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Open Access Highly Accessed Methodology article

EM algorithm for Bayesian estimation of genomic breeding values

Takeshi Hayashi1* and Hiroyoshi Iwata2

Author Affiliations

1 Division of Animal Sciences, National Institute of Agrobiological Sciences, Kannondai, Tsukuba, Ibaraki 305-8602, Japan

2 Data Mining and Grid Research Team, National Agricultural Research Center, Kannondai, Tsukuba, Ibaraki 305-8666, Japan

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BMC Genetics 2010, 11:3  doi:10.1186/1471-2156-11-3

Published: 22 January 2010

Abstract

Background

In genomic selection, a model for prediction of genome-wide breeding value (GBV) is constructed by estimating a large number of SNP effects that are included in a model. Two Bayesian methods based on MCMC algorithm, Bayesian shrinkage regression (BSR) method and stochastic search variable selection (SSVS) method, (which are called BayesA and BayesB, respectively, in some literatures), have been so far proposed for the estimation of SNP effects. However, much computational burden is imposed on the MCMC-based Bayesian methods. A method with both high computing efficiency and prediction accuracy is desired to be developed for practical use of genomic selection.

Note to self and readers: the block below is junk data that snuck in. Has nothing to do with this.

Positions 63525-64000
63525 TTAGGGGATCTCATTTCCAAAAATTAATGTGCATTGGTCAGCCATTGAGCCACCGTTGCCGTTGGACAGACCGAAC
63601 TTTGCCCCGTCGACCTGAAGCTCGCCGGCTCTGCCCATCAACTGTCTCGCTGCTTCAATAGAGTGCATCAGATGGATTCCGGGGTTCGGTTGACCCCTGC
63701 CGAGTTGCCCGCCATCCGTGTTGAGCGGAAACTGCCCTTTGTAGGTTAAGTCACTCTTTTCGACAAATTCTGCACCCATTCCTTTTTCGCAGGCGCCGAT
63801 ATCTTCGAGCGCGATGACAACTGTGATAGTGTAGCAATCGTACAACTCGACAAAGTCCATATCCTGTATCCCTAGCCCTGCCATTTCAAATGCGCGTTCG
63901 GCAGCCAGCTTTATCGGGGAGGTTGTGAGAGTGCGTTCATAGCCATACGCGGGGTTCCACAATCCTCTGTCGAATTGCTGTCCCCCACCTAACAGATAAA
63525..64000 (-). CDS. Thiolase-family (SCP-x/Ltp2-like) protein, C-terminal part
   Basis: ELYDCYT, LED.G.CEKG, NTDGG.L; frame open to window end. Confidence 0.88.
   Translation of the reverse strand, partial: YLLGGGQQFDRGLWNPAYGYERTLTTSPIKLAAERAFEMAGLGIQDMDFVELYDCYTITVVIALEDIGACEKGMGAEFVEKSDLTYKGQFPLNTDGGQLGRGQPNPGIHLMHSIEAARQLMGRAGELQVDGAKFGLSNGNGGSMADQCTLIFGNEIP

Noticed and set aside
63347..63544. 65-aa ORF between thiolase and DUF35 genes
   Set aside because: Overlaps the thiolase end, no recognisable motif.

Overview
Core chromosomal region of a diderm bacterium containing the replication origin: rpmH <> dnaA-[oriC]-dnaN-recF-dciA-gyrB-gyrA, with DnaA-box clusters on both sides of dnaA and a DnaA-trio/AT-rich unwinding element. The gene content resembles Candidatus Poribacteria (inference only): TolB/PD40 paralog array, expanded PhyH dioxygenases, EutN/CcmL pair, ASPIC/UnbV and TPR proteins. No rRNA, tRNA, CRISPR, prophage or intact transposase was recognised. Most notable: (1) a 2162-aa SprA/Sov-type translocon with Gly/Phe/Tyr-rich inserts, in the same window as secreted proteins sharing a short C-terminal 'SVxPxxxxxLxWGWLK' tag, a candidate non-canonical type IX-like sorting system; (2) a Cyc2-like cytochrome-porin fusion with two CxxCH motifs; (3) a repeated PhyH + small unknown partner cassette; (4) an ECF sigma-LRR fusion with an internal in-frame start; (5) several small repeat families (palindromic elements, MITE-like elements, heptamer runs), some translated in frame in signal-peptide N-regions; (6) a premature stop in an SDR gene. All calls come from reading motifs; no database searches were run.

Results

EM algorithm applicable for BSR is described. Subsequently, we propose a new EM-based Bayesian method, called wBSR (weighted BSR), which is a modification of BSR incorporating a weight for each SNP according to the strength of its association to a trait. Simulation experiments show that the computational time is much reduced with wBSR based on EM algorithm and the accuracy in predicting GBV is improved by wBSR in comparison with BSR based on MCMC algorithm. However, the accuracy of predicted GBV with wBSR is inferior to that with SSVS based on MCMC algorithm which is currently considered to be a method of choice for genomic selection.

Conclusions

EM-based wBSR method proposed in this study is much advantageous over MCMC-based Bayesian methods in computational time and can predict GBV more accurately than MCMC-based BSR. Therefore, wBSR is considered a practical method for genomic selection with a large number of SNP markers.